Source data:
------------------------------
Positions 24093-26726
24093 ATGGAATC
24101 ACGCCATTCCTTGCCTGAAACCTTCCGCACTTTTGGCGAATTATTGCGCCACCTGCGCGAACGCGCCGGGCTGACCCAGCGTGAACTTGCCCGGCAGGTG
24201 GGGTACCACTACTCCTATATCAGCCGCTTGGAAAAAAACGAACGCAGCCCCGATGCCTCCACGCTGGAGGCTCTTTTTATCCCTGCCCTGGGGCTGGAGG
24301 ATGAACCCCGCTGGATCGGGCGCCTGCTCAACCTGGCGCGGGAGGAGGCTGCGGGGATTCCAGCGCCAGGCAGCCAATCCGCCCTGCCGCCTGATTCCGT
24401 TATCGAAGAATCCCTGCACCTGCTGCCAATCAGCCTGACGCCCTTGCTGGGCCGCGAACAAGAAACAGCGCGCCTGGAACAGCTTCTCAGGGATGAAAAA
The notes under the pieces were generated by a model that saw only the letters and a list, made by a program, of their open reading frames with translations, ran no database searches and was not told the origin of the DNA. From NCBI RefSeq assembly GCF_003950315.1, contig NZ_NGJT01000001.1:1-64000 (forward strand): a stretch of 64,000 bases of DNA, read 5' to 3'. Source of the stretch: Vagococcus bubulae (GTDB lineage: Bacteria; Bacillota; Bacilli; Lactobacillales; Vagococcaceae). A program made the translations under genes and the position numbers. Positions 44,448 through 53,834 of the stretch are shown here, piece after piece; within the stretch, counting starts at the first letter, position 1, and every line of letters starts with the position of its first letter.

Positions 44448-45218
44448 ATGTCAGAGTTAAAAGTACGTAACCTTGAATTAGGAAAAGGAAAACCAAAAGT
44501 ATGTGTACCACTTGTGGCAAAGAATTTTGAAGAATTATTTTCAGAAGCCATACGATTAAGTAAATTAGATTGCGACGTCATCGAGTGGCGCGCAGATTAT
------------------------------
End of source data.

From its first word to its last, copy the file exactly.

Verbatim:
Positions 24093-26726
24093 ATGGAATC
24101 ACGCCATTCCTTGCCTGAAACCTTCCGCACTTTTGGCGAATTATTGCGCCACCTGCGCGAACGCGCCGGGCTGACCCAGCGTGAACTTGCCCGGCAGGTG
24201 GGGTACCACTACTCCTATATCAGCCGCTTGGAAAAAAACGAACGCAGCCCCGATGCCTCCACGCTGGAGGCTCTTTTTATCCCTGCCCTGGGGCTGGAGG
24301 ATGAACCCCGCTGGATCGGGCGCCTGCTCAACCTGGCGCGGGAGGAGGCTGCGGGGATTCCAGCGCCAGGCAGCCAATCCGCCCTGCCGCCTGATTCCGT
24401 TATCGAAGAATCCCTGCACCTGCTGCCAATCAGCCTGACGCCCTTGCTGGGCCGCGAACAAGAAACAGCGCGCCTGGAACAGCTTCTCAGGGATGAAAAA
The notes under the pieces were generated by a model that saw only the letters and a list, made by a program, of their open reading frames with translations, ran no database searches and was not told the origin of the DNA. From NCBI RefSeq assembly GCF_003950315.1, contig NZ_NGJT01000001.1:1-64000 (forward strand): a stretch of 64,000 bases of DNA, read 5' to 3'. Source of the stretch: Vagococcus bubulae (GTDB lineage: Bacteria; Bacillota; Bacilli; Lactobacillales; Vagococcaceae). A program made the translations under genes and the position numbers. Positions 44,448 through 53,834 of the stretch are shown here, piece after piece; within the stretch, counting starts at the first letter, position 1, and every line of letters starts with the position of its first letter.

Positions 44448-45218
44448 ATGTCAGAGTTAAAAGTACGTAACCTTGAATTAGGAAAAGGAAAACCAAAAGT
44501 ATGTGTACCACTTGTGGCAAAGAATTTTGAAGAATTATTTTCAGAAGCCATACGATTAAGTAAATTAGATTGCGACGTCATCGAGTGGCGCGCAGATTAT